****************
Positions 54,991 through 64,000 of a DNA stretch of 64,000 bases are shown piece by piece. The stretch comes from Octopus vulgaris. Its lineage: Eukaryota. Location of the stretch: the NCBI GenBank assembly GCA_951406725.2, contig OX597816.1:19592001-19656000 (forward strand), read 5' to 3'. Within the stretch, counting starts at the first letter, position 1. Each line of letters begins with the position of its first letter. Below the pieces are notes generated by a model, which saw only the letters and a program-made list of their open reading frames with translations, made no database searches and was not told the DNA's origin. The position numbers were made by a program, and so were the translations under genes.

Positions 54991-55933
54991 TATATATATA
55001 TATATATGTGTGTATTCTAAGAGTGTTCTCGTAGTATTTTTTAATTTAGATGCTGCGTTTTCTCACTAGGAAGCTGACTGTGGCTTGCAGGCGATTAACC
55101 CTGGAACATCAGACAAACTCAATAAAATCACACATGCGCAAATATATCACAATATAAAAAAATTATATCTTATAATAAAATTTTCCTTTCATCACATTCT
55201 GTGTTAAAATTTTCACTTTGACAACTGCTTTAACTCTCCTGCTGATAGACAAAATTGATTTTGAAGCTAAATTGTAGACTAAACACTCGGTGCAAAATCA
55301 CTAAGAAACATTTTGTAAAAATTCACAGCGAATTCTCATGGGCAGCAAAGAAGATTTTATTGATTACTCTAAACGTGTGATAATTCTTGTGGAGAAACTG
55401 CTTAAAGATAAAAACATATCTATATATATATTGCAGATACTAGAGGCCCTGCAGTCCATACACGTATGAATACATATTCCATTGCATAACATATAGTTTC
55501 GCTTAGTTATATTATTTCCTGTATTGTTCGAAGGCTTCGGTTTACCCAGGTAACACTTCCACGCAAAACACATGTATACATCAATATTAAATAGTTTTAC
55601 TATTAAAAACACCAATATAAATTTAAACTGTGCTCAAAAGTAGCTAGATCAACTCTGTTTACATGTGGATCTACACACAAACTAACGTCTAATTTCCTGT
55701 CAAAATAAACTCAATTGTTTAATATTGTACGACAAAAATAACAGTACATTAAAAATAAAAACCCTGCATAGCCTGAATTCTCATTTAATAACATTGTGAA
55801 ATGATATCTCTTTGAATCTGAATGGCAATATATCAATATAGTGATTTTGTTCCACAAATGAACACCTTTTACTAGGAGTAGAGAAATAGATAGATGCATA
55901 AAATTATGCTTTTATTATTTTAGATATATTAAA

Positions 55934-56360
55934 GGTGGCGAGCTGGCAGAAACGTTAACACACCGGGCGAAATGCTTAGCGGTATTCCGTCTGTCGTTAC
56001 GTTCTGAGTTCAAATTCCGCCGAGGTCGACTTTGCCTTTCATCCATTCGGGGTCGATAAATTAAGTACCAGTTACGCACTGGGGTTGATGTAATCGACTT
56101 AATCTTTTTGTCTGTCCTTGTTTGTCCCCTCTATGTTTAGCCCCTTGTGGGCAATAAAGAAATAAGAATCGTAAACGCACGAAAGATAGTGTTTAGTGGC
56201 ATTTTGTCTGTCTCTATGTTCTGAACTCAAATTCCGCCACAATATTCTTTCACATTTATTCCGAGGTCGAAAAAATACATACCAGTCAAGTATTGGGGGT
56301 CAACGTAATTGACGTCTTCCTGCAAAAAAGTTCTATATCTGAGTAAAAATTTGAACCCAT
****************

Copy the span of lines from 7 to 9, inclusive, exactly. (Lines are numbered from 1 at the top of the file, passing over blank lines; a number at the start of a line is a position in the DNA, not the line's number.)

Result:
55301 CTAAGAAACATTTTGTAAAAATTCACAGCGAATTCTCATGGGCAGCAAAGAAGATTTTATTGATTACTCTAAACGTGTGATAATTCTTGTGGAGAAACTG
55401 CTTAAAGATAAAAACATATCTATATATATATTGCAGATACTAGAGGCCCTGCAGTCCATACACGTATGAATACATATTCCATTGCATAACATATAGTTTC
55501 GCTTAGTTATATTATTTCCTGTATTGTTCGAAGGCTTCGGTTTACCCAGGTAACACTTCCACGCAAAACACATGTATACATCAATATTAAATAGTTTTAC